“Now is the time for across-the-coffee-table conversations that begin with the words, ‘Help me to understand what it’s like to be a female in this day and age,’ he said. ‘Help me to understand what it’s like to never go on a jog without carrying a canister of mace. Help me to know what it’s like to overhear guys chuckling about weight or bust size. Help me to understand what it’s like to always be outnumbered in the boardroom. Help me to understand what it’s like to be hugged chest to chest, unable to break free. Help me to understand what it’s like to fear filing a workplace complaint because my supervisors are all male. Help me to understand what it’s like to be the brunt of catcalls, whistles, and dirty jokes. Help me to understand.’”

10. Christianity Today’s 2019 Book Awards

“During book awards season, at least, the answer to ‘Do I need more books?’ is always yes. That applies whether you’re someone who likes to read a reasonable amount — or someone who also likes to read a reasonable amount, but more.”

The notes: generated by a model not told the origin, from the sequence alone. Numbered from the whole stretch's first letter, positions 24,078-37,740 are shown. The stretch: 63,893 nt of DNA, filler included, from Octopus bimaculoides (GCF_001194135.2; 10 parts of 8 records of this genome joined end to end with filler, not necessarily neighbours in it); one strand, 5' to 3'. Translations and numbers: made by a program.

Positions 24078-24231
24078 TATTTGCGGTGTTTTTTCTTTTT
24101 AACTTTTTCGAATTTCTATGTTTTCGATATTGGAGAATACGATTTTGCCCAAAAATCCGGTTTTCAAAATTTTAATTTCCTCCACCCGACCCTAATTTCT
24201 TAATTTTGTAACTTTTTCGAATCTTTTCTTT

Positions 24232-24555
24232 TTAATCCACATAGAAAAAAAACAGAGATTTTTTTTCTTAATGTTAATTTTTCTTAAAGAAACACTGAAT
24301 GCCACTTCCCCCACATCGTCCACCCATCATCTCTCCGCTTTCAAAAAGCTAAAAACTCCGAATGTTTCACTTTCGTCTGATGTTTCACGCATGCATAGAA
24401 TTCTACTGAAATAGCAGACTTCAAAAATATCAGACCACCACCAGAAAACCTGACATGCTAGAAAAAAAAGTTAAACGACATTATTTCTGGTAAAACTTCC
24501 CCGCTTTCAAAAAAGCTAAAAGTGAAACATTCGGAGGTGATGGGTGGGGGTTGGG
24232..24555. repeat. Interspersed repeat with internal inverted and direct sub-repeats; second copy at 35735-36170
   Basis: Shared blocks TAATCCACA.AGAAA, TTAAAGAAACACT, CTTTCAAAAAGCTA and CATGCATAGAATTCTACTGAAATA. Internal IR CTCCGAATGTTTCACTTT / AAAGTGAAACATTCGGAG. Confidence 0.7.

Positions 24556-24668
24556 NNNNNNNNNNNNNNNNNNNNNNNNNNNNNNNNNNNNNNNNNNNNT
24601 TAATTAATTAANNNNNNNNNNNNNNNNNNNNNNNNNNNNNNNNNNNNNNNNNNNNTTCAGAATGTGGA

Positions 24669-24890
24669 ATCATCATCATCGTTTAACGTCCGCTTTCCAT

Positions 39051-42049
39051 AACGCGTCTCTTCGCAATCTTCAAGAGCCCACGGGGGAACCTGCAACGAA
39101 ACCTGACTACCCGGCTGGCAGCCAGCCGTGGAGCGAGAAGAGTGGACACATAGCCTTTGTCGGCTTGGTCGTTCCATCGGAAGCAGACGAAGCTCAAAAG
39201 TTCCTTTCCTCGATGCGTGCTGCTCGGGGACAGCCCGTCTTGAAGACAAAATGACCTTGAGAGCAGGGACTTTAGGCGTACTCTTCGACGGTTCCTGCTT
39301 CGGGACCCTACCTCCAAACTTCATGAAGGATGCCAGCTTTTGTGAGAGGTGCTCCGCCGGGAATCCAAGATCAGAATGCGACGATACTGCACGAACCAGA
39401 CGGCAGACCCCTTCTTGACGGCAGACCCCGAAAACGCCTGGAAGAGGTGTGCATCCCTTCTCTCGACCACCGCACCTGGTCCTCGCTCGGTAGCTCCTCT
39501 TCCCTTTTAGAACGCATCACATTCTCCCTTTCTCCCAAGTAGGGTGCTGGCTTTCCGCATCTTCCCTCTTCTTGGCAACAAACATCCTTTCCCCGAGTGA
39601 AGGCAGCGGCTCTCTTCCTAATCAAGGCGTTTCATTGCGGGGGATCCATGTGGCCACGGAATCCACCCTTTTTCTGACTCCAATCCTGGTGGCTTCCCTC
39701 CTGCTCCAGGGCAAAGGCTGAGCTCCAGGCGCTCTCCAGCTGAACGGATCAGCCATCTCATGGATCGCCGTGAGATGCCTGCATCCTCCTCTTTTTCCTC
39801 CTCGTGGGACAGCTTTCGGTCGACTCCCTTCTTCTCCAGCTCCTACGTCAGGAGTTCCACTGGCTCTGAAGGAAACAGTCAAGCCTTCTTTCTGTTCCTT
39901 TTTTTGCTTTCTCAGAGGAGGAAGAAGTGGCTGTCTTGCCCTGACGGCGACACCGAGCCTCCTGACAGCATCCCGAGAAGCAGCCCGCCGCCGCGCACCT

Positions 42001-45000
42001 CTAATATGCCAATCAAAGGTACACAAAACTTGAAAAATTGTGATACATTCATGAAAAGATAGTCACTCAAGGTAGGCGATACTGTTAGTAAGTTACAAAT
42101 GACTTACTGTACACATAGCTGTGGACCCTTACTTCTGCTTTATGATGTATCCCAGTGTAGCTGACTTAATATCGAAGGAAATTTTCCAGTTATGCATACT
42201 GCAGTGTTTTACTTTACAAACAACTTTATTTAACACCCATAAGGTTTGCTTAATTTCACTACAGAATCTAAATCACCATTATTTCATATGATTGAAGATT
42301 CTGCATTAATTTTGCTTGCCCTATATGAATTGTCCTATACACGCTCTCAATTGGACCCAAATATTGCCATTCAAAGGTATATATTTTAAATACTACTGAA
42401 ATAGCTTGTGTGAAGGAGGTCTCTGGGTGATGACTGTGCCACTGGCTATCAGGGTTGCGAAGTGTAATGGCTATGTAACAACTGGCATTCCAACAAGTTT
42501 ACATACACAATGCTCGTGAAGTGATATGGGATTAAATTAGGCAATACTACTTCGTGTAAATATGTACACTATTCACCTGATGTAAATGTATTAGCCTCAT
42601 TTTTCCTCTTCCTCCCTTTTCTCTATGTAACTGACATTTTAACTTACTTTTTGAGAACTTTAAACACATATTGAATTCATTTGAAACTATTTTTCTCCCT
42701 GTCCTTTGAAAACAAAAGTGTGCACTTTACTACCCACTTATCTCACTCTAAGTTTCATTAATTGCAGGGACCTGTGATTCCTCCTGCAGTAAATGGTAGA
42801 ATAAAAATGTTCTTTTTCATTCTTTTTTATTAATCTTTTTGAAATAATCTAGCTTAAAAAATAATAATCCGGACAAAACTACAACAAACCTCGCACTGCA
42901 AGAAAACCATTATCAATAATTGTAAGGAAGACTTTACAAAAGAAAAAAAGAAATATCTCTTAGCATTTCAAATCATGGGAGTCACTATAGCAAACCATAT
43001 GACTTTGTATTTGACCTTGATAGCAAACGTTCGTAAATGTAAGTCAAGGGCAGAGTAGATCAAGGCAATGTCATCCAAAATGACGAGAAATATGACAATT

links to 5 helpful articles

1. Seven Ways to Teach Civil Discourse to Students

“… young people need to learn how to respectfully disagree.”

2. Tiny Books Fit in One Hand. Will They Change the Way We Read?

“The tiny editions are the size of a cellphone and no thicker than your thumb, with paper as thin as onion skin. They can be read with one hand — the text flows horizontally, and you can flip the pages upward, like swiping a smartphone.”

3. Your Kid’s Apps are Crammed with Ads

“A few years ago to suggest limiting tech for kids would have sounded alarmist, and now that’s changing.”

4. More Than 90% of Generation Z Is Stressed Out. And Gun Violence Is Partly To Blame

“Members of Gen Z — people ages 15 to 21 — reported the worst mental health of any generation included in the American Psychological Association’s annual Stress in America report, which was based on almost 3,500 interviews with people ages 18 and older, plus 300 interviews with teenagers ages 15 to 17.”